Comparison of Final Infarct Volumes in Patients Who Received Endovascular Therapy or Intravenous Thrombolysis for Acute Intracranial Large-Vessel Occlusions

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Abstract

IMPORTANCE

Studies comparing the efficacy of intra-arterial therapy (IAT) and medical therapy in reducing final infarct volume (FIV) in intracranial large-vessel occlusions (ILVOs) are lacking.

OBJECTIVES

To assess whether patients with ILVOs who received IAT have smaller FIVs than patients who received either intravenous tissue plasminogen activator therapy (IVT) or no reperfusion therapy (NRT) and to determine a National Institutes of Health Stroke Scale (NIHSS) threshold score that identifies patients most likely to benefit from IAT.

DESIGN

Retrospective cohort study of patients with ILVOs between 2009 and 2011.

SETTING

Two large-volume stroke centers.

PARTICIPANTS

Adults with anterior circulation ILVOs who presented within 360 minutes from the time last seen as normal. Patients with isolated extracranial occlusions were not included.

EXPOSURE

Intra-arterial therapy, IVT, or NRT.

MAIN OUTCOMES AND MEASURES

Final infarct volumes, rates of acceptable outcome defined as a modified Rankin Scale score of 0 to 3 at hospital discharge, and NIHSS threshold scores.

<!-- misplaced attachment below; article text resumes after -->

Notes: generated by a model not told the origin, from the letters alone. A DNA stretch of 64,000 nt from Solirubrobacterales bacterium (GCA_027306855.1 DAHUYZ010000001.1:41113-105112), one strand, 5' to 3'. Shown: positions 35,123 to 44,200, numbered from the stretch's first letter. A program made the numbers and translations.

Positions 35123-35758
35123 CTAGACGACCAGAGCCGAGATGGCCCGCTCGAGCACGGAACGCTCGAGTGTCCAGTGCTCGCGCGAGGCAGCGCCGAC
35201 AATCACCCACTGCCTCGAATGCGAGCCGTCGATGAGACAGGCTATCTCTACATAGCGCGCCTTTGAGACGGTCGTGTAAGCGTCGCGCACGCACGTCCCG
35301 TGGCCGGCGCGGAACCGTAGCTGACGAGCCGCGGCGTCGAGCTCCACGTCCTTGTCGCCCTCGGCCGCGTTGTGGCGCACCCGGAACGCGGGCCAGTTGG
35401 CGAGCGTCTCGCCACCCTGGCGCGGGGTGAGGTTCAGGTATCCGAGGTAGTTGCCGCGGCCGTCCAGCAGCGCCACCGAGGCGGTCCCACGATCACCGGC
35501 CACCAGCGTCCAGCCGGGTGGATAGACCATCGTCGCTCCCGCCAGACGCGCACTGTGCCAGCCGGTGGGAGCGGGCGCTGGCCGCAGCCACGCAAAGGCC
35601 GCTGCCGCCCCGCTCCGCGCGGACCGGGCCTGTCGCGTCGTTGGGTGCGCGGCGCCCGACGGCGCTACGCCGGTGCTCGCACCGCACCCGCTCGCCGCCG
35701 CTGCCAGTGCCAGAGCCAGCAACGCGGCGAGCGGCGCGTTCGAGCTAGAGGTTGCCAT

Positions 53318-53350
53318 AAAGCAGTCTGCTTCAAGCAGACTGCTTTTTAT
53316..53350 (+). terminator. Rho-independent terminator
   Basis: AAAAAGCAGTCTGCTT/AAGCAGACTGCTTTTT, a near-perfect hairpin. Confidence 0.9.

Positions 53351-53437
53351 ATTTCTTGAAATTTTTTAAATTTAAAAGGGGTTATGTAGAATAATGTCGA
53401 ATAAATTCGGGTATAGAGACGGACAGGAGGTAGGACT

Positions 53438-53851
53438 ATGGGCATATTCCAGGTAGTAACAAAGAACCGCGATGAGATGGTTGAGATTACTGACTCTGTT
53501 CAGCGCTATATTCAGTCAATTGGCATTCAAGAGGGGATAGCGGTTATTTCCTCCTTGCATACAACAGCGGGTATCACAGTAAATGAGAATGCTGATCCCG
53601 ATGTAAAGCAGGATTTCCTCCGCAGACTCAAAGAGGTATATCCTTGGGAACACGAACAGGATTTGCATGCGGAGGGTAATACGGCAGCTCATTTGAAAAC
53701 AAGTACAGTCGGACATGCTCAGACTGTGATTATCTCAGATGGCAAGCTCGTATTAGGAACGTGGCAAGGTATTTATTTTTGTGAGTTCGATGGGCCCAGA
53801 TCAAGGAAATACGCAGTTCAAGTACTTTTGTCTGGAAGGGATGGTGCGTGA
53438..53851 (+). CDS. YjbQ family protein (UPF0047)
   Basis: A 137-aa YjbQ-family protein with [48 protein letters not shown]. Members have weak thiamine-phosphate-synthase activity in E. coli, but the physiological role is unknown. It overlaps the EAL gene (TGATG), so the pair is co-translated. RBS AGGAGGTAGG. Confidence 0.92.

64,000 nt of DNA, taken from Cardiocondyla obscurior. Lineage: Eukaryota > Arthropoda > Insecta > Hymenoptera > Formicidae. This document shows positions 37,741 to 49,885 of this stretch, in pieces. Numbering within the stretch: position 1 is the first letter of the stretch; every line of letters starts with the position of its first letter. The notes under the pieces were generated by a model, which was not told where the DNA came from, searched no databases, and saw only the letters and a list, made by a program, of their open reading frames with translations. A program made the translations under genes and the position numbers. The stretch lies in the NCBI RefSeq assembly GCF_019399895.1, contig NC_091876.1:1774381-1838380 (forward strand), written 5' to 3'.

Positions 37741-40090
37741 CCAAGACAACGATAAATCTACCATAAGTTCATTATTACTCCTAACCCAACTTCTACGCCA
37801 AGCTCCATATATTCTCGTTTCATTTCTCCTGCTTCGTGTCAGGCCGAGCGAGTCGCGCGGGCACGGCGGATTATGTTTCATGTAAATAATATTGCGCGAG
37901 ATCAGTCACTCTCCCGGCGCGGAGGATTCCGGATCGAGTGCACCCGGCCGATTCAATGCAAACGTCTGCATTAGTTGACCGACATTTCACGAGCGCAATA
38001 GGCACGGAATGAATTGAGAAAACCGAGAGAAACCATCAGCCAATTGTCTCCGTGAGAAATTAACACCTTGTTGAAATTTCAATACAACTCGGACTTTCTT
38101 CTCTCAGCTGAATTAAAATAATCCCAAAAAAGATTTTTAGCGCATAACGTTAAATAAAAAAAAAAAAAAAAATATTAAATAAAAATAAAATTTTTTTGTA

RESULTS

A total of 203 consecutive patients with ILVOs were evaluated. Baseline characteristics were similar among the 3 groups. The median infarct volume was significantly smaller for the IAT group (42 cm3) than for the IVT group (109 cm3; P = .001) or the NRT group (110 cm3; P < .01). A higher magnitude of infarct volume reduction in more proximal occlusions was noted in the IAT group compared with the IVT and NRT groups combined: internal carotid artery terminus (75 vs 190 cm3; P < .001), M1 middle cerebral artery (39 vs 109 cm3; P = .004), and M2 middle cerebral artery (33 vs 59 cm3; P = .04) occlusions. Patients were stratified based on NIHSS score at presentation (8-13, 14-19, and ≥20). For patients with an NIHSS score of 14 or higher at presentation, IAT significantly reduced FIV (46 cm3 with IAT vs 149 cm3 with IVT or NRT; P < .001) compared with patients with an NIHSS score of 8 to 13 (22 cm3 with IAT vs 44 cm3 with IVT or NRT; P = .40). Patients with an NIHSS score of 14 or higher who received IAT appear to benefit most from IAT.

CONCLUSIONS AND RELEVANCE

Our data suggest a greater reduction of FIV with IAT compared with either IVT or NRT. Moreover, patients with an NIHSS score of 14 or higher may be the best candidates for endovascular reperfusion therapy.

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